Kerala Kerala is located on the south-western region of India.It is by Karnataka to the north, Tamil Nadu to the south and the east and the Lakshadweep Sea towards the west. On the southwestern coast of India, almost affecting the tip of the peninsula, Kerala inhabites the region known as the Malabar Coast. It is surrounded by the south Indian states of Tamil Nadu and Karnataka. Kerala is like a narrow strip of land lying between the Arabian Sea to the west and the hill ranges called Western Ghats. This geography defines Kerala's main identity as a green, rain-rich state filled with inland water bodies.

The rain-laden southwest monsoon comes across the Arabian Sea to hit Kerala around 1st June, and expends much of its waters here. More than 40 rivers flow down the Western Ghats to meet the Arabian Sea forming, with the backwash of the sea, a complex of canals and lakes called the Kerala Backwaters. This combined package of beaches, backwaters and greenery is what the tourism department promotes as 'Gods Own Country', making tourism one of Kerala's main businesses.

Goa Goa is a tropical glen haven on the Konkan coast, along the Arabian Sea. Goa promises lots of Sun, sand and gaiety. This small state sandwiched between Maharashtra and Karnataka is quite distinct from the rest of India. The name ‘Goa’ is derived from the Konkani word 'Goyan', which means a patch of tall grass. This former Portuguese enclave has been a favourite with tourists. Goa's history stretches back to the 3rd century BC when it formed a part of the Mauryan empire. Later ruled by the Satavahanas of Kolhapur and then by the Chalukyas of Badami until the Vijayanagar Empire established itself for almost a century.

Then came the Sultans of Gulbarga, around 1469 AD, from whom the rule passed on to Adil Shah of Bijapur. At the dawn of colonialism, Goa became the bone of contention between the Dutch, English, French and Portuguese. Ultimately, in 1510, the Portuguese conquered Goa. After ruling for about four centuries, in 1961, fourteen years after India's independence, the Portuguese left the subcontinent but left a lasting effect on the culture of the land.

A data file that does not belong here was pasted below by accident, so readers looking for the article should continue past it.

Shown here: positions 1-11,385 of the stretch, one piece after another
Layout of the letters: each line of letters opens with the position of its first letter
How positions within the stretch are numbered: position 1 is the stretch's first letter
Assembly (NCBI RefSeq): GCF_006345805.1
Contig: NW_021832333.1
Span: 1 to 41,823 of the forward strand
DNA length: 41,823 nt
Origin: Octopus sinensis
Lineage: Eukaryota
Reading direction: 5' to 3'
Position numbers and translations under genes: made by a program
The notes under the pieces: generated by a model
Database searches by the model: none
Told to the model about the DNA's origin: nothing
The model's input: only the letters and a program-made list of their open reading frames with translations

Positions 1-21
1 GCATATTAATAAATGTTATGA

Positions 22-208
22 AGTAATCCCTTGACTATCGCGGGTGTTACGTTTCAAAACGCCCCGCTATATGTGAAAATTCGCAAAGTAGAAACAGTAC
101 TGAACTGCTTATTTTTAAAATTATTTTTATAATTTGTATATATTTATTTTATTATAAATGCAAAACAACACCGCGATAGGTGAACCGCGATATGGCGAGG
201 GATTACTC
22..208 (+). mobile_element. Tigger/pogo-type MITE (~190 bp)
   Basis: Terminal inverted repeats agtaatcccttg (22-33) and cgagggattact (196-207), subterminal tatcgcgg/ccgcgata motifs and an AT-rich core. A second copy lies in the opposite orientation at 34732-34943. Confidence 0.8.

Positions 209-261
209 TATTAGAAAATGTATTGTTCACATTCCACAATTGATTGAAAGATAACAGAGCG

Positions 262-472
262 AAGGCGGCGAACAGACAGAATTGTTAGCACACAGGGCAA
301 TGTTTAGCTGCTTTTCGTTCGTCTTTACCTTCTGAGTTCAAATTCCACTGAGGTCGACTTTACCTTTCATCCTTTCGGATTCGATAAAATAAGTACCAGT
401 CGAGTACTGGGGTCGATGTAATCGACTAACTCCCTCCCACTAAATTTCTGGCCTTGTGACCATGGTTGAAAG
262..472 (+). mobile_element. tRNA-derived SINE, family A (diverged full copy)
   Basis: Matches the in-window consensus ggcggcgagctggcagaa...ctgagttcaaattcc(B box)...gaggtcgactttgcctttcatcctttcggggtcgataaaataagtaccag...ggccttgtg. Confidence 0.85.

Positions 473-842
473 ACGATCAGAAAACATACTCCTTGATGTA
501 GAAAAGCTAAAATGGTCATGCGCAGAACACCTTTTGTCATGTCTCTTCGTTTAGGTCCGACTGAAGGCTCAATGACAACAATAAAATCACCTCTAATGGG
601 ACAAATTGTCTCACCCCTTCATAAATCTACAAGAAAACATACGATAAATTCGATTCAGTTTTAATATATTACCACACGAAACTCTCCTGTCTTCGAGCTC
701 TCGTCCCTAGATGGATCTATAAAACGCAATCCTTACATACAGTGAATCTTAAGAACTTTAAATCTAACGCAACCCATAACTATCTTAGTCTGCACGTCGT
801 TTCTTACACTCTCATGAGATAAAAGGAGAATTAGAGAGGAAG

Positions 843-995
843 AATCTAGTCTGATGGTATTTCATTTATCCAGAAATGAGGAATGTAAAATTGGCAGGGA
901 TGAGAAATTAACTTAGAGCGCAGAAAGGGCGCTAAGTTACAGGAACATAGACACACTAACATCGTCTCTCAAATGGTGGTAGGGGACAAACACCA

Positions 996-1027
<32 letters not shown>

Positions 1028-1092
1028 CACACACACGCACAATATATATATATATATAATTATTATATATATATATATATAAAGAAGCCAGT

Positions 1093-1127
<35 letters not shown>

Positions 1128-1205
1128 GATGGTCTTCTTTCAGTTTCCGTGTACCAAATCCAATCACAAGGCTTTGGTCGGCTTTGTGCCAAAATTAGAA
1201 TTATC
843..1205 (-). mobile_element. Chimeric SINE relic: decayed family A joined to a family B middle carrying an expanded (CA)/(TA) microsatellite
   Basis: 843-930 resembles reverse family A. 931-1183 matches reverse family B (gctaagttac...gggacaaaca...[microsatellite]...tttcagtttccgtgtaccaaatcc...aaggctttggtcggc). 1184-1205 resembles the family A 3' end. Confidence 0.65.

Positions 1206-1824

Rajasthan Rajasthan literally means the land of Kings and Warriorsand is India at its exotic and colourful best with its palaces of breathtaking grandeur, battle scarred forts of whimsical charm, its riotous colours and even its romantic sense of pride and honour. The State is diagonally divided into the hilly and rugged south-eastern region and the barren north-western Thar Desert, which extends across the border into Pakistan.This arid and sand bown western frontier of India is strewn with forts, palaces and temples done in sandstone, marble and other materials. All of these have fine carvings on the majestic façade, the palaces and temples have intricate filigreed work and some of the palaces were originally adorned with precious and semiprecious stones.

The State is the home of the Rajputs, a group of warrior clans who have controlled this part of India for 1000 years following a code of chivalry and honour akin to that of medieval European knights. While temporary alliances and marriages of convenience were the order of the day, pride and independence were always paramount. The Rajputs were therefore, never able to present a united front against a common aggressor. Much of their energy was spent squabbling amongst themselves and the resultant weakness eventually led to their becoming vassal states of the Mughal Empire. Nevertheless, their bravery and sense of honour remains unparalleled.


  • Car Rental
  • Day Tours
  • Educational Tour
  • Safari Wildlife Tours
  • Passport Assistance
  • Kerala Tourism
  • Holiday Packages
  • Medical Tourism
  • Trekking
  • Bus Booking
  • Hotel Booking
  • Foreign Exchange